Former National Security Agency contractor Edward Snowden won't be allowed to keep the money he's made from speeches or his book, "Permanent Record," which hit bookstore shelves earlier this year.
U.S. District Judge Liam O’Grady on Tuesday ruled the United States government can take the book's proceeds and any speaking fees because Snowden breached a contract he signed with both the NSA and CIA. Part of his contract stated that if he wrote a book he would have to submit the book to both agencies for a "pre-publication review," TIME reported. The judge agreed that Snowden released classified information without either agency's consent.
“The contractual language of the Secrecy Agreements is unambiguous,” O'Grady wrote in his order. “Snowden accepted employment and benefits conditioned upon prepublication review obligations.”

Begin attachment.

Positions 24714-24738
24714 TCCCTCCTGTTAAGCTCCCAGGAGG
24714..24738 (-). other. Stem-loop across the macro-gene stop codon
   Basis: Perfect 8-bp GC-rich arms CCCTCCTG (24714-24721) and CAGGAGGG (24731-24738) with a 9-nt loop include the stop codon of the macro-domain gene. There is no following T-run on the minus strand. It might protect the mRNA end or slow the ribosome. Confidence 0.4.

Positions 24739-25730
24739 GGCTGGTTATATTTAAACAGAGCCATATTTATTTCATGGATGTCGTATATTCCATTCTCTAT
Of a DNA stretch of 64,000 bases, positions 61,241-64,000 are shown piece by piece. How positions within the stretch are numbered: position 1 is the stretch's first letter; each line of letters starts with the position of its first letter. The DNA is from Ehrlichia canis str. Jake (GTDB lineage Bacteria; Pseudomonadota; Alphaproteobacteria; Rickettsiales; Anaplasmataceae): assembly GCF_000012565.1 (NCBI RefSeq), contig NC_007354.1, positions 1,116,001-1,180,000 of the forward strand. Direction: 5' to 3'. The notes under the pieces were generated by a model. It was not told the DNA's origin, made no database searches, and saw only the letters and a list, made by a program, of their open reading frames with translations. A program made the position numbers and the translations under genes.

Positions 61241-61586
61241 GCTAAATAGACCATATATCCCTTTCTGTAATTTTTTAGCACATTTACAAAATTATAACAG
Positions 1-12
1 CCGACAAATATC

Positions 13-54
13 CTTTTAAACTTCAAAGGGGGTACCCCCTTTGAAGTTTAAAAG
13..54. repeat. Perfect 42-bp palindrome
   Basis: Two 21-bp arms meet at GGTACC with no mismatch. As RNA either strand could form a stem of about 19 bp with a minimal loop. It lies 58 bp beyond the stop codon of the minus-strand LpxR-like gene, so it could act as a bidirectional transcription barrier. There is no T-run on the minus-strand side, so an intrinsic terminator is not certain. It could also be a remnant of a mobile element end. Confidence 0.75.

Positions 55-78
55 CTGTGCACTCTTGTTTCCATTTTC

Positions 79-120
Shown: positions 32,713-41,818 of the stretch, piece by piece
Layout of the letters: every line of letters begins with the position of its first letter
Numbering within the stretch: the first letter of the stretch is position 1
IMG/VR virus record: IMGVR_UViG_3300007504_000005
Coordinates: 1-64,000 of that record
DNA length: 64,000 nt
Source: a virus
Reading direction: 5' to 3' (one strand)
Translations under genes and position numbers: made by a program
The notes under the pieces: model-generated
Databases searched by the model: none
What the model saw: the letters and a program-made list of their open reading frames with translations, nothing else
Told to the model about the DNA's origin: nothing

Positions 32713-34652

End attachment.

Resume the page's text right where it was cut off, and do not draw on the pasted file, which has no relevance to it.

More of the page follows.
“It’s farfetched to believe that the government would have reviewed Mr. Snowden’s book or anything else he submitted in good faith. For that reason, Mr. Snowden preferred to risk his future royalties than to subject his experiences to improper government censorship,” Brett Max Kaufman, a staff attorney with the ACLU’s Center for Democracy and member of Snowden’s legal team, told the Washington Post.
Snowden describes himself as a whistleblower who made the American public aware of the government collecting data, like emails, phone calls and internet activity, on people. The NSA stopped its massive data scheme after Snowden blew the whistle on what took place.
He was charged in 2013 under the U.S. Espionage Act but currently lives in Russia to keep from being prosecuted. Snowden has said he would like to return to the United States but only if he's allowed to have a trial to defend his actions. Current U.S. law prevents that type of defense.